For several years now, many Christians have felt like Christmas is under attack. And it seems to just be getting worse! People are trying to change the Christmas you know and love into something else. Greeters at big-box chain stores are told to say “Happy Holidays” rather than “Merry Christmas” People are suggesting that maybe we should have Black Santa, or even Penguin-Santa. Really? Penguin-Santa? That’s almost as ludicrous as associating an egg-laying rabbit with the resurrection of Christ–almost.

But this doesn’t mean that people are trying to destroy Christmas. On the contrary, it means that they are trying to participate with you. Hasn’t it always been a cornerstone of Christian culture to try to convert bring people into the religion? Wouldn’t making them feel more welcome during your biggest celebration be a good first step in that sacred goal?

Dear reader, I hope this doesn’t lead you to immediately stop reading, but I am a jewish person (gasp!… Are you still here with me?)—and while I have zero interest in participating in the Christmas festivities, it’s obvious that my little brother (also jewish, in case that wasn’t obvious) does! He likes watching Christmas movies and TV show Christmas- specials. I think that one year he even asked if we could get a “Holiday Tree”.

Can you see how calling it a “Holiday Tree” made my little brother feel more inclined to participate in a Christian holiday? I bet when he grows up and moves out of the house he will get a “Holiday Tree”. Does that make you cringe? Do you think that my brother—a non-Christian—participating in a Christian holiday makes the holiday less sacred? Or does it fill you with joy? Do you see it as a sign that your religion brings so much joy into this world that it overflows to people outside of your immediate culture?

Likewise, does the idea of “Black Santa” make you shudder? Or does it make you happy that someone (in this case, a Christian) wants to more fully participate in, and feel a deeper, more personal connection to the holiday? And on the flipside: do you see how shutting the idea of ‘Black Santa’ down might make people not want to associate with Christianity?

I am not going to stand here and say that the way that we celebrate Christmas in America isn’t changing. It is. It’s expanding to be more inclusive. And this inclusion is a huge part of what makes Christianity what it is!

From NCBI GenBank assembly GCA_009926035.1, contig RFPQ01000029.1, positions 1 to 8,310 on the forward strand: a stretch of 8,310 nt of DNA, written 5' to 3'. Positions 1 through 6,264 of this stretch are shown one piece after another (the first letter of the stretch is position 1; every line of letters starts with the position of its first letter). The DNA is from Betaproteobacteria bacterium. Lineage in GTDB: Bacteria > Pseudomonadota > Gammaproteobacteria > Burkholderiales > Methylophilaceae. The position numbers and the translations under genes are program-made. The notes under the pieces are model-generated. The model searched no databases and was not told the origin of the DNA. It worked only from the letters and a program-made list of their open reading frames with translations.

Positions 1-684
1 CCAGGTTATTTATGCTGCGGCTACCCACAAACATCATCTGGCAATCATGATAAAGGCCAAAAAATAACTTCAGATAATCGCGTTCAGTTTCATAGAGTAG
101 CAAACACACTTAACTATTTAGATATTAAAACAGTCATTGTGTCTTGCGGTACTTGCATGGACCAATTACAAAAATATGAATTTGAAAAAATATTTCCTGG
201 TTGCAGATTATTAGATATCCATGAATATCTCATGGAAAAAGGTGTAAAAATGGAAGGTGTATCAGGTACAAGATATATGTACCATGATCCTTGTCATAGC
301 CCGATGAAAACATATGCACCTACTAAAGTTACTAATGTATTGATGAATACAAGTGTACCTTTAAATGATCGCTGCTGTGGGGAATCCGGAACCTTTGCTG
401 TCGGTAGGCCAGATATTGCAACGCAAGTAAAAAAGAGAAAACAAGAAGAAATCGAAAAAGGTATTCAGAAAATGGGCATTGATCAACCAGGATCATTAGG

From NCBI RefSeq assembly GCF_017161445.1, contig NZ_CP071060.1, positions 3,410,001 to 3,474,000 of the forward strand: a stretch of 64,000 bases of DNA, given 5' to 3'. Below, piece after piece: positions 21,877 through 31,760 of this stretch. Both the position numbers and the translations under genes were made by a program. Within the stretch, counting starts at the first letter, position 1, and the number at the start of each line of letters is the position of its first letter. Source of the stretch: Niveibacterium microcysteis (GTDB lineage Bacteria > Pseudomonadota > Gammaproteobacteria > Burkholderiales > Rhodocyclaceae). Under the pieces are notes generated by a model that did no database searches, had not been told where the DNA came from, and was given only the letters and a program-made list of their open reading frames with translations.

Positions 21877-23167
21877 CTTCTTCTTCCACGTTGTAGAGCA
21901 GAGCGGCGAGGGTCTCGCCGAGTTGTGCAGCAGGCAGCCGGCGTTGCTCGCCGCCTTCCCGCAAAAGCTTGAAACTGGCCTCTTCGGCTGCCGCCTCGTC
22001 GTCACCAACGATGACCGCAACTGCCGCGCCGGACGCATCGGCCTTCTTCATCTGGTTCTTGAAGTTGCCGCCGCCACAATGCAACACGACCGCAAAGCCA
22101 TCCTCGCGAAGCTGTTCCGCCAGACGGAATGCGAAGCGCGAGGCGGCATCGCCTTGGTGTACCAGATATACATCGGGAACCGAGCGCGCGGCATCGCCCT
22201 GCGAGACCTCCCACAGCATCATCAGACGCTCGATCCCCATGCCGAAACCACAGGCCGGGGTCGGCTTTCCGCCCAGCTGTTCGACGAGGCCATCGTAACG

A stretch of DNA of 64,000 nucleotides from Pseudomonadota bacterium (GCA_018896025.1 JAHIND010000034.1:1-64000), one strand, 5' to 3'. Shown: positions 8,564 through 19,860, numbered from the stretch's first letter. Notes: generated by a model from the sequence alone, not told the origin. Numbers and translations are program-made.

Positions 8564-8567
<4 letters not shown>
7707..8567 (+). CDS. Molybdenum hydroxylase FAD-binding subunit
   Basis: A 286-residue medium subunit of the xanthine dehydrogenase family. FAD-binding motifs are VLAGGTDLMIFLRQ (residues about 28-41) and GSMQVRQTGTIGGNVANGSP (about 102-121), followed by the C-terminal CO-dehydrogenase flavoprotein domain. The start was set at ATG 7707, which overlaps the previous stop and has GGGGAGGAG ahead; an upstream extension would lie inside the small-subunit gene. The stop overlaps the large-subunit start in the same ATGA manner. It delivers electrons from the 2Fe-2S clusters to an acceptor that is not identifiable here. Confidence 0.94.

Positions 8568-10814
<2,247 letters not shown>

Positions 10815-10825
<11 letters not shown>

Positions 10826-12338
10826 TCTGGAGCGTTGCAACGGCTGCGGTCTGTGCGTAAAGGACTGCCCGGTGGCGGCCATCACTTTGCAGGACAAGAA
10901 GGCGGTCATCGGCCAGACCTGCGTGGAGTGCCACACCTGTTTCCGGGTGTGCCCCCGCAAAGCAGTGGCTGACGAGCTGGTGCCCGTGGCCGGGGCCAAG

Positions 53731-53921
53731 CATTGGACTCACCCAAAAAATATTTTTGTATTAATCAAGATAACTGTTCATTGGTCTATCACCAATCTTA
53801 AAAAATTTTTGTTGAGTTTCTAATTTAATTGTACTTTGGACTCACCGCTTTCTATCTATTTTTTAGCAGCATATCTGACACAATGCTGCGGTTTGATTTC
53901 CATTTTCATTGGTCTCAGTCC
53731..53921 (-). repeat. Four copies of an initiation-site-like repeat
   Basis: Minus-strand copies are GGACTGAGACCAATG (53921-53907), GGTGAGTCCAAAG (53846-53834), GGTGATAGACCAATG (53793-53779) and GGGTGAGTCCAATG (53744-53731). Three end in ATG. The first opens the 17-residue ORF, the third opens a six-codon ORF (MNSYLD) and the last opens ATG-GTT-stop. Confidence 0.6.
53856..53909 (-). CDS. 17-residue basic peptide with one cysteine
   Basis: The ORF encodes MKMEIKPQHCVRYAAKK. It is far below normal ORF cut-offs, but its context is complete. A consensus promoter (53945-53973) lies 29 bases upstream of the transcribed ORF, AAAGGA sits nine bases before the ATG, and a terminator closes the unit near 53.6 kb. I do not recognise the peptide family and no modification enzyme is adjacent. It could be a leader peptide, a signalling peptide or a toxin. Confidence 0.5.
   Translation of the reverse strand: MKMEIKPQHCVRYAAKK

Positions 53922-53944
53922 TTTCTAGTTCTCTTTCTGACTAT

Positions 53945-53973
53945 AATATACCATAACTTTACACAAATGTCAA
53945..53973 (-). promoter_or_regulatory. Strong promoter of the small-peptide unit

Christianity has a long, glorious history of including elements from other cultures as a way of bringing more people into the religion. Mistletoe, wreaths, and yes, Christmas trees themselves, have nothing to do with the birth of Jesus. They are part of ancient pagan winter holidays. Waay back in the day some Christian was like, “Oh hey, maybe if we want to get these other people to celebrate the birth of Jesus with us, we should include elements of their culture in the celebration”.

So rather than thinking of it as a “War on Christmas” try thinking of it as the “Expansion of Christmas”, because that’s what’s really happening here.

When a stranger smiles at you on the street and says “Happy Holidays” try to recognize that they are really saying “I care about you, even though I don’t know you. I hope that your life is full of joy, warmth, and love, especially this time of year.” Essentially, they are conveying almost the same thing as they would if they said, “Merry Christmas”.

The only difference is that this Happy-Holidays-Wisher is trying to be kind and loving to ALL people, not just Christians. Correct me if I am wrong, but doesn’t Jesus call for love and kindness towards ALL people?

Why not honor Jesus on his birthday and live by his words? If someone says “Happy Holidays” to you, recognize that this shows a desire to share love with everyone, the way that Christianity has ideally striven to do for thousands of years.